For example, the FireWire host interface supports memory-mapped devices, which allows high-level protocols to run without loading the host CPU with interrupts and buffer-copy operations. Additionally if the USB 2.0 bandwidth is shared wheres Firewire isn't. In other words if your have two or more USB devices running on the same USB 2.0 bus at the same time they share the 480 Mbits/s whereas with Firewire each device will always have a bandwidth of 400 Mbits/s.

So in the real world Firewire, especially 800, is much faster than USB 2.0. So why is it that USB 2.0 is much more ubiquitous than Firewire, well it is like the VHS vs. Beta wars. USB 2.0 has been largely embraced by the PC (Microsoft) world where as Firewire (also called iLink) was a Sony and Apple developed convention. Guess who won the marketing wars?

screature
Mar 8th, 2008, 07:29 PM
FW 400 with a 7200 RPM drive will get you up to 80 MB/s throughput

CanadaRAM, can you explain how this is possible when the max raw data throughput of the Firewire 400 interface is 50 MB/s?

staples57
Mar 8th, 2008, 07:35 PM
Thanks CanadaRAM, the info is much appreciated.

Would the same apply to an IDE to Compact Flash adapter?
The following link is for an adapter that will allow you to replace your internal IDE HDD with a bootable Compact Flash card
Link... IDE CF adapter from Addonics (http://www.addonics.com/products/flash_memory_reader/adidecf.asp)

CanadaRAM
Mar 8th, 2008, 07:51 PM
Thanks CanadaRAM, the info is much appreciated.

Would the same apply to an IDE to Compact Flash adapter?
The following link is for an adapter that will allow you to replace your internal IDE HDD with a bootable Compact Flash card
Link... IDE CF adapter from Addonics (http://www.addonics.com/products/flash_memory_reader/adidecf.asp)

Yes, the CF card will be slow. The bootable compact flash idea is mainly applicable to small dedicated Linux or embedded system installs.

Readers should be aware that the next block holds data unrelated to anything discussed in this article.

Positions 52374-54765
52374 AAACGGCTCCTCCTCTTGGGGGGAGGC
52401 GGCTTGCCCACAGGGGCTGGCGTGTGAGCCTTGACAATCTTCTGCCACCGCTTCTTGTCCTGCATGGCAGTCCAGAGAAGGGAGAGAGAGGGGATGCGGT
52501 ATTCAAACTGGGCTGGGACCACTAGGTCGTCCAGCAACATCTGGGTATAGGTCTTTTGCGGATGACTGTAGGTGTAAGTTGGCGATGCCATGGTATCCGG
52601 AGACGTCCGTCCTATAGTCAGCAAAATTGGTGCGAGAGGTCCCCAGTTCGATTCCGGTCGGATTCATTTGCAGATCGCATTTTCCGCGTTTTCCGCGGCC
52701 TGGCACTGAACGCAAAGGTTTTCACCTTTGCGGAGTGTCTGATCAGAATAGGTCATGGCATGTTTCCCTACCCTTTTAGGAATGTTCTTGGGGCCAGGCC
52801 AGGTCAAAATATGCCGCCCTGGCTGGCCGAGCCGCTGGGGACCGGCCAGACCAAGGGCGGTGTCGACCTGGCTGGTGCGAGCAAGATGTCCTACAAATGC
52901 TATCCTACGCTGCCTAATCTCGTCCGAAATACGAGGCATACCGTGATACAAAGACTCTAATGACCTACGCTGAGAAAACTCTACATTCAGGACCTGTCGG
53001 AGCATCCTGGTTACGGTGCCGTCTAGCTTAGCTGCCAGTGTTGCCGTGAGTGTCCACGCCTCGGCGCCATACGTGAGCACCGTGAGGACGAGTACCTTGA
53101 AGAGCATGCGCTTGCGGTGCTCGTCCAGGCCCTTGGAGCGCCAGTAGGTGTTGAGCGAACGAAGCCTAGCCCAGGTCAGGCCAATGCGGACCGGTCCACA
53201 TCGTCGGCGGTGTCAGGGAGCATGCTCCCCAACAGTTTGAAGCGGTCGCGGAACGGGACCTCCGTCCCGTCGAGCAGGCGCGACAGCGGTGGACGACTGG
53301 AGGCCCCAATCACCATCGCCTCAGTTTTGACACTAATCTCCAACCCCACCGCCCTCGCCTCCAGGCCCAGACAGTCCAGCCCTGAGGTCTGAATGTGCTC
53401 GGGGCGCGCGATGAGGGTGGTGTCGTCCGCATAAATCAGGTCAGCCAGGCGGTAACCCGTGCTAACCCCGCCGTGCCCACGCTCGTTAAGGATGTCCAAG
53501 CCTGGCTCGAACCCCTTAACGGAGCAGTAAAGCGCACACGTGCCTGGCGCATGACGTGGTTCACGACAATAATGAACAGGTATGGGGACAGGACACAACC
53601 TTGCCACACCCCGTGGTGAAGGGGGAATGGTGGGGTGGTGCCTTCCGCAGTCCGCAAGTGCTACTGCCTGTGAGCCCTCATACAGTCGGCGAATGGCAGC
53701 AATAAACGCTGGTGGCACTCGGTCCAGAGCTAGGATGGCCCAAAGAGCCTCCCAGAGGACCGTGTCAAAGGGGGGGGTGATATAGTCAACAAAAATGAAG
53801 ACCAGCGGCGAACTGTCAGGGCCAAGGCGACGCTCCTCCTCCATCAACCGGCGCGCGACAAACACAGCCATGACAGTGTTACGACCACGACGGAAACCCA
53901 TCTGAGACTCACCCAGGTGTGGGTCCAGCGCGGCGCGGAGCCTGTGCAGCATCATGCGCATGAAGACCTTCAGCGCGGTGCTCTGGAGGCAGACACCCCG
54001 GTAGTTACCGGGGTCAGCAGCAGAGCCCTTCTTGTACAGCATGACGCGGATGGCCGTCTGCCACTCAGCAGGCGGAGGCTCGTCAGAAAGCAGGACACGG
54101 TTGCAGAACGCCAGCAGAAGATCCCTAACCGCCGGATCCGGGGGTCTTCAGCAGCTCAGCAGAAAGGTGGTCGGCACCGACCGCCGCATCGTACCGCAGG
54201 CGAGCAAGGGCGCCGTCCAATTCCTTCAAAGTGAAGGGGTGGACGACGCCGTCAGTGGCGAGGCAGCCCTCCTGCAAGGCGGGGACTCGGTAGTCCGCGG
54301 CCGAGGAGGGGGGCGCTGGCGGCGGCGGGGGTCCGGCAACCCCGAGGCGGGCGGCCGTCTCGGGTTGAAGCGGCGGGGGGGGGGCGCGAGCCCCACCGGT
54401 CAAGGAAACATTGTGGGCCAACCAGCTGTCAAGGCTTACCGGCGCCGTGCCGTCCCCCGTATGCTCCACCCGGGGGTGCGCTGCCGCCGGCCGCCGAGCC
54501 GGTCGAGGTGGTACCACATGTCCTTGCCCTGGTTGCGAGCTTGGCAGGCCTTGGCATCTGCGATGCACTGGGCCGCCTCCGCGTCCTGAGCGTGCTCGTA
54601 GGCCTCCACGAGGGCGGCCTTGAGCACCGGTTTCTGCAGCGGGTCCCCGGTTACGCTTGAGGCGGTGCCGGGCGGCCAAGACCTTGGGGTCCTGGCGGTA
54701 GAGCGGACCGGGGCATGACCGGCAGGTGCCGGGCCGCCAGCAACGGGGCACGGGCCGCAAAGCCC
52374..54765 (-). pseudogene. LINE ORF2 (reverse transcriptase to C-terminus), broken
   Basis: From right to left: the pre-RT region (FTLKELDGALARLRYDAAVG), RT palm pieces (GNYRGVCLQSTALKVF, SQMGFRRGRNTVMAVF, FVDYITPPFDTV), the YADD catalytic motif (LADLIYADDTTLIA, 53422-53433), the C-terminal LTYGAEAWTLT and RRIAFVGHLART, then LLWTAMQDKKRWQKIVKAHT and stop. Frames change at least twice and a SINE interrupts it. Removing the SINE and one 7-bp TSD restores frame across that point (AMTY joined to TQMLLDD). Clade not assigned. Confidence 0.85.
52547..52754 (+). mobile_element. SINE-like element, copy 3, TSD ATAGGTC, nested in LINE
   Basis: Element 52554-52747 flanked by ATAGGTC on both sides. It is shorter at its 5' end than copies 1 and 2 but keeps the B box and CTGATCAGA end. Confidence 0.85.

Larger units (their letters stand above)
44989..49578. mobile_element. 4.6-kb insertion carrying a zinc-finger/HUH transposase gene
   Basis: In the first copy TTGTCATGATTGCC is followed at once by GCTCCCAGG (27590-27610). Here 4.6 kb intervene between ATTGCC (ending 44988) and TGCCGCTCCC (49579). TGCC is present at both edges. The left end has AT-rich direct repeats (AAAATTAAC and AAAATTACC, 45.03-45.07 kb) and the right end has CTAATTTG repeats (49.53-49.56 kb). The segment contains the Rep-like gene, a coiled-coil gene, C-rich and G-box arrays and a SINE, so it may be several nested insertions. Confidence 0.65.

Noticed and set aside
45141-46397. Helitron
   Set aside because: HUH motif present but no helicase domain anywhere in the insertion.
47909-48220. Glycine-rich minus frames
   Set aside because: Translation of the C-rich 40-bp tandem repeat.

screature:

Sorry, you are right FW800 will get 80 - 100 MB/s best case. FW400 50 MB/s best case. My main point was that the paper gains of SATA/150 and SATA/300 are marginal at best when the mechanism can;t keep up. Now, if you were to put a hardware-controlled RAID device (multiple fast drives, interleaved) at the end of a eSATA cable, then you could see some throughput gain approaching 150 MB/s.

Still Firewire 400 is fast enough to keep up with most single hard drives in use, taking into account how hard drive performance drops off quickly as you leave the outer tracks and start using the inner tracks of the platter (that is -- as you start to fill up the drive).

And as you mentioned, USB 2 suffers from the processor overhead that means it is 30% - 60% slower than Firewire 400, depending on the nature of the transfers.

staples57
Mar 8th, 2008, 07:53 PM
Thanks!

chas_m
Mar 8th, 2008, 09:16 PM
The sheer bulk of wisdom in this thread puts even Wikipedia to shame! Bravo to screature and CanadaRAM for thorough and informative answers that will surely be referenced in the future.

The only thing I can add to this discussion is to expand slightly on CanadaRAM's point that the SSD found in one version of the MacBook Air is a pointer to the future of storage media. I suspect hard drives will be with us for a while yet (maybe 10 years at the most) but SSDs will come down in price and up in quality and capacity and may very well be the future, particularly since you can shape them to be anything you want rather than the fixed form of hard drives.

SSDs should in no way be confused with "flash drives." Same underlying technology, but very different parameters.